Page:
Amr Shabana gave credit to his children for helping to revive his career after surviving a first round scare at the British Open.
The four-time former World Open champion showed that he has rediscovered some of his old zest as he fought back tenaciously to beat his Egyptian compatriot Tarek Momen 11-7, 7-11, 6-11, 11-3, 11-6.
The 32-year-old Shabana spoke of lack of motivation and possible retirement earlier in the year, but now he thanked his three- and four-year-old daughters for re-igniting his career.
"Last month after Gouna (the international championships in Alexandria) I decided I want to play," said Shabana, whose determination to keep the ball tight and to focus hard in the fourth and fifth games was exemplary.
"I started changing my training and said to myself that I am not satisfied any more. I used to say 'if I don't win I am not happy' but now I am changing my attitude. Hopefully next season I will be even better."
Shabana was asked what caused the change. "Having kids," he replied. "I have to provide for them."
This is excellent news for a sport which looked as though it might lose a man who has arguably been the finest player of all in the new millennium, often winning titles in a uniquely daring and creative style which thrills crowds.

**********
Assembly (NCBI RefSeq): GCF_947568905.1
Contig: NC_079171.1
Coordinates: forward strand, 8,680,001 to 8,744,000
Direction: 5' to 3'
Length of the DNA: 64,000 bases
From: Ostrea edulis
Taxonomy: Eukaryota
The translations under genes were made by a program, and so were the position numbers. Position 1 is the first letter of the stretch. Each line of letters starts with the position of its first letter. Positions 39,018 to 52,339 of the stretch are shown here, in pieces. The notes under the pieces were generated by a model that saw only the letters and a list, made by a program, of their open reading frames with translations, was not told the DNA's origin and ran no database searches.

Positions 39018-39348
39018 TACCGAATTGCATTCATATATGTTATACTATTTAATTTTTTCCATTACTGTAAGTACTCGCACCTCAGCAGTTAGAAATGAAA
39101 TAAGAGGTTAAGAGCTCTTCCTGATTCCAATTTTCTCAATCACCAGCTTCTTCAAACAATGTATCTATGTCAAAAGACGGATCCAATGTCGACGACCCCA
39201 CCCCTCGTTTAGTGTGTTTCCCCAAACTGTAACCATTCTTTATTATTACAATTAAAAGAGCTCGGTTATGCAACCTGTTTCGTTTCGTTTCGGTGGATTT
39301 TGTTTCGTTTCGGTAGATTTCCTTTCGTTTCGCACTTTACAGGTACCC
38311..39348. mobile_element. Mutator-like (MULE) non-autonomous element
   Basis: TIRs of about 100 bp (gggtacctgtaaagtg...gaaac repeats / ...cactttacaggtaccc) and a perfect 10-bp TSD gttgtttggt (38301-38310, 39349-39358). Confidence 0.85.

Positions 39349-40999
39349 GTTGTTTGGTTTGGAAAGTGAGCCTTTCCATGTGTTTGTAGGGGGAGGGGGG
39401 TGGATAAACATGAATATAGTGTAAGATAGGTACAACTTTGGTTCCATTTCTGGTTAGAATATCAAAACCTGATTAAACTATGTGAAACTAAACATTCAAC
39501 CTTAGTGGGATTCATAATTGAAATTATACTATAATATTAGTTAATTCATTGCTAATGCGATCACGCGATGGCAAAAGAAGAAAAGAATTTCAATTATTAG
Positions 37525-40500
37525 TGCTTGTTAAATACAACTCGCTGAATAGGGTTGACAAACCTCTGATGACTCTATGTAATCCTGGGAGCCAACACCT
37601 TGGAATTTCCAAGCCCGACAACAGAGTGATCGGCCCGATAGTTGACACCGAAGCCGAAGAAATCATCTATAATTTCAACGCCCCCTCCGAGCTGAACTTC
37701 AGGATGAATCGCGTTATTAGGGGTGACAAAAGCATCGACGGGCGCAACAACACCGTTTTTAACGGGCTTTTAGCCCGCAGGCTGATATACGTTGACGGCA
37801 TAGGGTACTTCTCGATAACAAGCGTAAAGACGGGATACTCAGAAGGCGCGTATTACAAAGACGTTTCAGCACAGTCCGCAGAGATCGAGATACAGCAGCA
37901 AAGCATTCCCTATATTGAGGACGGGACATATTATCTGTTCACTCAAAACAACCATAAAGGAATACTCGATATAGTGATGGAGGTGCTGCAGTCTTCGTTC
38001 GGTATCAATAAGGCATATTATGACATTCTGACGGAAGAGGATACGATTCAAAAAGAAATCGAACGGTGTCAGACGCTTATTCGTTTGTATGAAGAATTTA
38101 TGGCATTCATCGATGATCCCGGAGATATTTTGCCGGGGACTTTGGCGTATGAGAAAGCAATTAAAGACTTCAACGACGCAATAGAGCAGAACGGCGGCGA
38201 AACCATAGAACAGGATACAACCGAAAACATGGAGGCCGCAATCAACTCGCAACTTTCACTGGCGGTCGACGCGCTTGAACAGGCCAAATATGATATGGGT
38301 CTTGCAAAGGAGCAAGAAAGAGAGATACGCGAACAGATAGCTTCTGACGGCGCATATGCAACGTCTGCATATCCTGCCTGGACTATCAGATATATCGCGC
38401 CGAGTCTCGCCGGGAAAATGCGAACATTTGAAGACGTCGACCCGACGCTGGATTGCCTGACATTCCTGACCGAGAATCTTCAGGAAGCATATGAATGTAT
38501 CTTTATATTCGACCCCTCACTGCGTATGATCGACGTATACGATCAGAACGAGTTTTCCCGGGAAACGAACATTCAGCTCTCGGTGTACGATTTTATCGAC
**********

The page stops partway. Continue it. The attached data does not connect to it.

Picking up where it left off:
Here though Shabana was disciplined and tactically astute in the fourth and fifth games against a tremendously fast young opponent on a cold court which made the ball die quickly, concentrating on getting the basics right in none-too-easy conditions.
He played the ball as tight to the walls, maintained as good a length as possible, and picked his moments carefully before taking the ball in short, lest the speedy Momen score with fast kills and counter-drops.
"I had my plan and I stuck to it even though in the second and third games I couldn't achieve what I wanted," Shabana said. "I have to close the corners down with him, because he's so fast, and your shot selection becomes very important."
Shabana next plays either Olli Tuominen of Finland or another Egyptian, Ali Anwar Reda.
He could then have a quarter-final with his fellow Cairo resident, Ramy Ashour, the former World Open champion, in a half headed by the world number one from England, James Willstrop.
The world champion, Nick Matthew, another Englishman, is in the other half, along with Greg Gaultier, the former world number one from France.